Friday Faceoff – Time travel is possible. Will explain later. #Brainfluffbookblog


This meme was started by Books by Proxy, whose fabulous idea was to compare UK and US book covers and decide which is we prefer. This meme is currently being nurtured by Lynn’s Book Blog and the object this week featuring on any of our covers or the story is an AMULET, so I’ve selected a book I haven’t yet had the pleasure of reading, The Story of the Amulet – Book 3 of the Five Children series by E. Nesbit.


This edition was produced by Penguin Classics in March 1995. I love the artwork and the green-hued backdrop which gives a real sense of the drama and danger of a trip back to Egypt. But that clunky red something doesn’t remotely resemble any amulet I’ve ever seen – what a shame, given the wonderful lighting giving it centre stage. And my other peeve is that dreadful red text box plonked right across all that fabulous detail…


Published by Penguin Classics in March 2018, this is a much better effort. The colouring is attractive and I love the scene within a scene, giving a hint of the time travelling theme. The style, along with the children featured in the Egypt makes it clear this is a children’s story. I also love that font – this is my favourite.


Produced by Smk Books in March 2009, the amulet featured on the front of this cover is beautiful and draws the eye, while the font is attractive and easy to read. However, my concern is that there is nothing on this cover that informs the reader that this is a children’s book.


This Kindle edition is certainly eye-catching. But the golden rule must be that a cover should reflect the content and the etched figures being swallowed up as they enter that brooding gothic building give a sense that it’s a horror story. And it isn’t – it is a lesser-known book in one of the most famous early fantasy tales for children.


This is another attractive, striking contender, published by Virago in 2018. The warm yellow backdrop is welcoming and I love all the details on the cover that directly link up to the content. While the title is inoffensively clear, I do feel that Times New Roman is a bit joyless for one of the first time-travelling adventures written for children. It’s the main reason why this one isn’t my favourite – but what do you think?

32 responses »

  1. Hard to believe these are the same book.
    Cover 1 I had the same initial reaction but after looking at Cover 2 and realizing that it referenced Egypt, the image on cover 1 became clearer to me – it has the general shape of an ankh which is an Egyptian symbol. The last cover has a similar-ish shape as well. But, yeah, I can’t tell from these covers what the story is really – artistically my faves are probably the 2nd and the 4th ones…and I agree the 3rd doesn’t seem like a children’s book at all.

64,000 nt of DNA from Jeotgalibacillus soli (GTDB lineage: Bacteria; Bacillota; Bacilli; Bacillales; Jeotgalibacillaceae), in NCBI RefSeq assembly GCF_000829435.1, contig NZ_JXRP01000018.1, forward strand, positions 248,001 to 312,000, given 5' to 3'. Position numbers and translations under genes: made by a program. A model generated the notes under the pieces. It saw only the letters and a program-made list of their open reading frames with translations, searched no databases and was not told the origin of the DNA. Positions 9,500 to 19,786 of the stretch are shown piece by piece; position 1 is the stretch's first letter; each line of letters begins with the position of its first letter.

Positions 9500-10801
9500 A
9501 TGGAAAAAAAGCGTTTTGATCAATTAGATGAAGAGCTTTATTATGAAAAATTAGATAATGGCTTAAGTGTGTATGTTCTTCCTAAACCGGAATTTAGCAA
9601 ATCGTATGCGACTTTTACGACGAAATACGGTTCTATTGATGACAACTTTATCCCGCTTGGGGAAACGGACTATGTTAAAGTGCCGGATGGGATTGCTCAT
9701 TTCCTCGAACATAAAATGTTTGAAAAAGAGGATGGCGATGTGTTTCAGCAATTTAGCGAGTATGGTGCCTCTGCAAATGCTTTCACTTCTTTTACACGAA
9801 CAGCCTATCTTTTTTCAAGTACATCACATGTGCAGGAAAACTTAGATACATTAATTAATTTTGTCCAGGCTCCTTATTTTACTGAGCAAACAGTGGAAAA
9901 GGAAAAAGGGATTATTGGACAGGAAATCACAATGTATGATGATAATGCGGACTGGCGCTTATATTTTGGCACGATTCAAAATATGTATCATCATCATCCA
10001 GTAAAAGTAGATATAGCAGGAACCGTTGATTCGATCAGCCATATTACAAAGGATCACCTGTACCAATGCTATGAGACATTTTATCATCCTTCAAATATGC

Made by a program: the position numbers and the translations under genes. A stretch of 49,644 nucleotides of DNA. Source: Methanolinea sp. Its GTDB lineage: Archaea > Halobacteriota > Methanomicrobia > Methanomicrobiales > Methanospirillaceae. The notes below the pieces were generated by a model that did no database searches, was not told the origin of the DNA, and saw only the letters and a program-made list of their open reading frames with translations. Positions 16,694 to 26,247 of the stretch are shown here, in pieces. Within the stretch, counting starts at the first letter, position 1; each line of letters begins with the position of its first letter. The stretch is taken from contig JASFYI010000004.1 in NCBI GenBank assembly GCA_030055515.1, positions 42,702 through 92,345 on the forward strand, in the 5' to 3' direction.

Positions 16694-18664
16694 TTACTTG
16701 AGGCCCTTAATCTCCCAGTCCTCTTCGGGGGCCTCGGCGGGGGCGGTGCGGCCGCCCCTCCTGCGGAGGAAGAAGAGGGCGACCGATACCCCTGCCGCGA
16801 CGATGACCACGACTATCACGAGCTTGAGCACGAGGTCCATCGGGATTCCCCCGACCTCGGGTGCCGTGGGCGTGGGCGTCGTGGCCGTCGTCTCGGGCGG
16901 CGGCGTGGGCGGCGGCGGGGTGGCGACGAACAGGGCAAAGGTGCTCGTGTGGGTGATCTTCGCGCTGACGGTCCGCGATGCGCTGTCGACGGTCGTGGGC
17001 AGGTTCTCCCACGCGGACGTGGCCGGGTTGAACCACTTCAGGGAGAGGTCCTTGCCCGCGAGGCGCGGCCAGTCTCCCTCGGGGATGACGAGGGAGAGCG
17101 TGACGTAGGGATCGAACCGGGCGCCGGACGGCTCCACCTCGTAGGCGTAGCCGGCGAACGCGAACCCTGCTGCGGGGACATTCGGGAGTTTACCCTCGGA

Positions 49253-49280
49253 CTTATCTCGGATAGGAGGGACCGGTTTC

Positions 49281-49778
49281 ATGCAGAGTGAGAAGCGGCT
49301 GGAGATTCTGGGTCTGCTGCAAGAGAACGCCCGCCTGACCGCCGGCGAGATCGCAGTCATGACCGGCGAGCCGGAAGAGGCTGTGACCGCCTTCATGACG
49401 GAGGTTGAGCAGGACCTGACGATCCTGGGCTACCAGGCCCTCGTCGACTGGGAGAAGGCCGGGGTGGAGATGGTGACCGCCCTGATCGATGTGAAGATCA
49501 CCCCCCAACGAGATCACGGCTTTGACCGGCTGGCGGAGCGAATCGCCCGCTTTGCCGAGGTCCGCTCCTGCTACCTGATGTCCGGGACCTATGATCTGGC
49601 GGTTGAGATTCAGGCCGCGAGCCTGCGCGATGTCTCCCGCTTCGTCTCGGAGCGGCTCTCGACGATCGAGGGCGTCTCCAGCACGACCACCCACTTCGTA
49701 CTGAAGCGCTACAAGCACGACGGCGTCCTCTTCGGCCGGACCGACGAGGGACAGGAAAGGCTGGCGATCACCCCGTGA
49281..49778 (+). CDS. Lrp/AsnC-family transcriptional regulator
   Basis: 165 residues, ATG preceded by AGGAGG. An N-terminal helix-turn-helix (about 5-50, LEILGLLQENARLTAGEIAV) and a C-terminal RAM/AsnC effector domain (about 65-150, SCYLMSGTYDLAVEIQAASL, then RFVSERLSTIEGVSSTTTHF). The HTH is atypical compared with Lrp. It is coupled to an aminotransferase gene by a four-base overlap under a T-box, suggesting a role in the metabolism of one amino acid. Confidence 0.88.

• Thank you for your thoughtful comments, Joanne – it’s not too often that a book has such a wide variety of covers, but it’s been around for a while so I suppose that’s the reason.

    • Thank you, Laura – I haven’t yet read this one, but I’m quite tempted given that Nesbit consulted H.G. Wells on the subject of time travel and then complained that he’d overwhelmed her with far too much detail:)

  2. Cover nr. 3 is the most eye-catching, thanks to the contrast between the black background and the gold in the amulet, but you’re right in stressing the fact that it does look more like a book for grown-ups rather than children, who might not be attracted by this images as an adult might…

  3. Gosh there is some real differences in these covers, and as you said some of them give no indication that this is a children’s book. My favourite is the second one, it just draws me to it and makes me want to pick the book up. I also like the last one but agree with you about the font choice.

    • Thank you, Jean:). And sign-posting who the intended audience are has to be the main function of a book cover – other than keeping the pages from falling onto the floor…

  4. I absolutely love the first one despite the large chunks of red. I love the green backdrop and the spotlight on the amulet. I also love the font.
    The second one I’m not crazy about. I don’t really like the orange. The next one has a pretty amulet but I agree, you wouldn’t know it was for children. The next one is dark and unclear. I don’t like it at all. The last one would be my second favorite. I like the colors and all that’s going on in the picture. But, I agree, the font isn’t exciting.

  5. Reblogged this on Wanda Luthman's Children's Books and commented:
    This is one of my favorite things—Friday Faceoff! Here are several different covers of the same book and people weigh in on which ones they like best. They do not always feature children’s books, but this time they do. Also, Sarah Higbee’s blog is one of my favorites. While you’re here, poke around and check it out. She’s also an author. If you like science fiction, you’ll enjoy her books.

  6. For me it was a toss up between the first two. The read doesn’t bother me in the image, but the box with the title is way too large. Having said that, with it being a Children’s Story, then I would have to say the second one would be my choice.

Leave a Reply

Fill in your details below or click an icon to log in: Logo

You are commenting using your account. Log Out /  Change )

Twitter picture

You are commenting using your Twitter account. Log Out /  Change )

Facebook photo

You are commenting using your Facebook account. Log Out /  Change )

Connecting to %s

This site uses Akismet to reduce spam. Learn how your comment data is processed.